It’s tough times for public TV and even rougher for CBC, with new rules, plus U.S. competition
The recent blackout and restart of ERT in Greece underlines the fact that these are challenging times for public broadcasters — due to government budget cuts, the growing presence of new rivals and increased scrutiny by taxpayers in a tough economy.
The Canadian Broadcasting Corp. is no exception. Its annual budget, approximately $1 billion, was slashed by $115 million by a Tory government that sees the network as a haven for lefties.
CBC is also dealing with the loss of one of its top executives: In late April, exec veepee of English services Kirstine Stewart ankled to take over as head of Twitter Canada, underlining the threat of disruptive media to all broadcasters.
In addition, broadcast regulator the Canadian Radio-Television & Telecommunications Commission imposed new conditions when it recently renewed the CBC license for five years. The org ordered most of the pubcaster’s affiliate stations to increase the amount of locally produced programming from just under 11 hours to 14 hours per week. It also ruled the CBC’s overall schedule must contain 75% Canadian content (80% for primetime).
Even as the government asks the pubcaster to become more Canadian, the country’s commercial channels are scoring well with American TV. Moreover, Canada is the only country outside the U.S. where viewers can directly watch U.S. networks at the same time as Americans, a tough competitive handicap.
In another identity crisis, there has been controversy at Radio-Canada, the French-language division of CBC. In early June, the network announced it would be rebranded as Ici, which led to much confusion and complaining. Days later, CBC president Hubert Lacroix apologized for distancing the division from its original name and said the network would use both monikers, Ici and Radio-Canada.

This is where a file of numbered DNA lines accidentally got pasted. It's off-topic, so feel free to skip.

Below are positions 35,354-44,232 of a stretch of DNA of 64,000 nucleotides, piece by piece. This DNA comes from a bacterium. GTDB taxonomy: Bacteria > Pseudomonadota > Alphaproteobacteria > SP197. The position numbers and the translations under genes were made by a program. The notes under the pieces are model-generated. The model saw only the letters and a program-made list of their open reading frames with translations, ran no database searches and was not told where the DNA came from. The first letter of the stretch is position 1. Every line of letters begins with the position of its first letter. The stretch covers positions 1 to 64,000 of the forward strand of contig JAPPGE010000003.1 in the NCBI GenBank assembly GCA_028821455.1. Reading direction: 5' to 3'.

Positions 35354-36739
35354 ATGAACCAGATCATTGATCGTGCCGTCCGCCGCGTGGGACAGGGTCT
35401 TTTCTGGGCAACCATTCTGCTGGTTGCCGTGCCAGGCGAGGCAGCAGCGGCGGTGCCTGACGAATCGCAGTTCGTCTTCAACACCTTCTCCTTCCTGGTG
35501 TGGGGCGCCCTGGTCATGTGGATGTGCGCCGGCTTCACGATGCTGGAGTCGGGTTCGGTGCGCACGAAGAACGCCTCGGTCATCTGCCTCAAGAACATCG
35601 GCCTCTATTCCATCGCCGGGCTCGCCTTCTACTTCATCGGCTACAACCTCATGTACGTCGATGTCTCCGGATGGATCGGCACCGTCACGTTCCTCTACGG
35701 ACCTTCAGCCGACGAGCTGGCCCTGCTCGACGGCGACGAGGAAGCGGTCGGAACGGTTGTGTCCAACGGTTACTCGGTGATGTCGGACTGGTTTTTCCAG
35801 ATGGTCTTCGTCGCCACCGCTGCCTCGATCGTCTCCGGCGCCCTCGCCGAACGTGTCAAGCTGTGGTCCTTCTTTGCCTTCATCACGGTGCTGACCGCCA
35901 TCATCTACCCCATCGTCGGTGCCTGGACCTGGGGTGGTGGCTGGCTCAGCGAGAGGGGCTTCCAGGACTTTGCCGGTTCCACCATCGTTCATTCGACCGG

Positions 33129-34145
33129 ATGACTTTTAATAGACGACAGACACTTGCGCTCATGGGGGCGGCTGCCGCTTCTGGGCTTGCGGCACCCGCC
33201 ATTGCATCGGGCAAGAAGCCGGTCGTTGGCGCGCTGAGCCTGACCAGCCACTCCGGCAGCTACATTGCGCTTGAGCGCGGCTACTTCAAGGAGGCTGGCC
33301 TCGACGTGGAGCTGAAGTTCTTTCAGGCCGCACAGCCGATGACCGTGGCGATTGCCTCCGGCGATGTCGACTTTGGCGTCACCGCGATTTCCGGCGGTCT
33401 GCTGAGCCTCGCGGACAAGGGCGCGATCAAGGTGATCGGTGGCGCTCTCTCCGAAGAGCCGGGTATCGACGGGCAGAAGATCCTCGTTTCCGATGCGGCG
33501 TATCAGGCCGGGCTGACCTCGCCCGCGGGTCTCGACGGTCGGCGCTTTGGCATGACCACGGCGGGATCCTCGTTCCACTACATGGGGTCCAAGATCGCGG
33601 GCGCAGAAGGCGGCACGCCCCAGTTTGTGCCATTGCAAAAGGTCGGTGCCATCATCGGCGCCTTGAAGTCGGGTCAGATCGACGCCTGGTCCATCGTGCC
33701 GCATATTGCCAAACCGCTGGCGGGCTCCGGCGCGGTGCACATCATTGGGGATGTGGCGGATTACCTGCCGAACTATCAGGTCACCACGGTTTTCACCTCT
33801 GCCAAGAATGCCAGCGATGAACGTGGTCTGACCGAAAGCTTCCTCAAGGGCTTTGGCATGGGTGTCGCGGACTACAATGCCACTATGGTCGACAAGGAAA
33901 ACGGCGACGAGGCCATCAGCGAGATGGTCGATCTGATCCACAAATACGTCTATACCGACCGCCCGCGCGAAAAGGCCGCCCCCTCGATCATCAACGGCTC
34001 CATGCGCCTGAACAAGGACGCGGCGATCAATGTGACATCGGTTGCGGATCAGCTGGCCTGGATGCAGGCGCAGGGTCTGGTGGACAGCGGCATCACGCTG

Despite challenges, the CBC is embracing its Canada-first mandate. It removed “Jeopardy” and “Wheel of Fortune” from the 6:30-7:30 p.m. slot to create a lineup entirely free of American programming. Now, the only foreign series in primetime is Brit staple “Coronation Street.”
“We feel as a Canadian public broadcaster that we shouldn’t be (airing) American programming,” says Neil McEneaney, interim exec veepee of English services. “The (commercial networks) are doing that.”
Indeed, the primetime skeds on commercial networks CTV, Global and City are dominated by Hollywood imports. The CBC counters with local fare that includes “Dragon’s Den,” a “Shark Tank”-like reality show; “Heartland,” a family drama based on the books by Lauren Brooke, but set on a cattle ranch in the Canadian Rockies; and “Republic of Doyle,” a comic cop series set in Newfoundland. Its top performer, as always, is “Hockey Night in Canada,” the Saturday National Hockey League broadcast.
“What distinguishes us is that we have more Canadian content than anyone else,” McEneaney says. “We want Canadians to see themselves in the shows.”
Canucks are appreciative. A prime example is “Murdoch Mysteries,” a detective show set in 1890s Toronto, which was the No. 1 Canadian-produced scripted series this past season. When City-tv decided in fall 2011 to drop the series after five seasons, Stewart jumped in and snapped up the show for the CBC, where it has turned into a hit.
Christina Jennings, CEO of Shaftesbury Films, which produces “Murdoch Mysteries,” notes that the CBC commissions works “that are very much shows about our country.” But she knows the job isn’t easy.
“It would be tough to be sitting there running CBC, to deliver all that content with less money,” she says.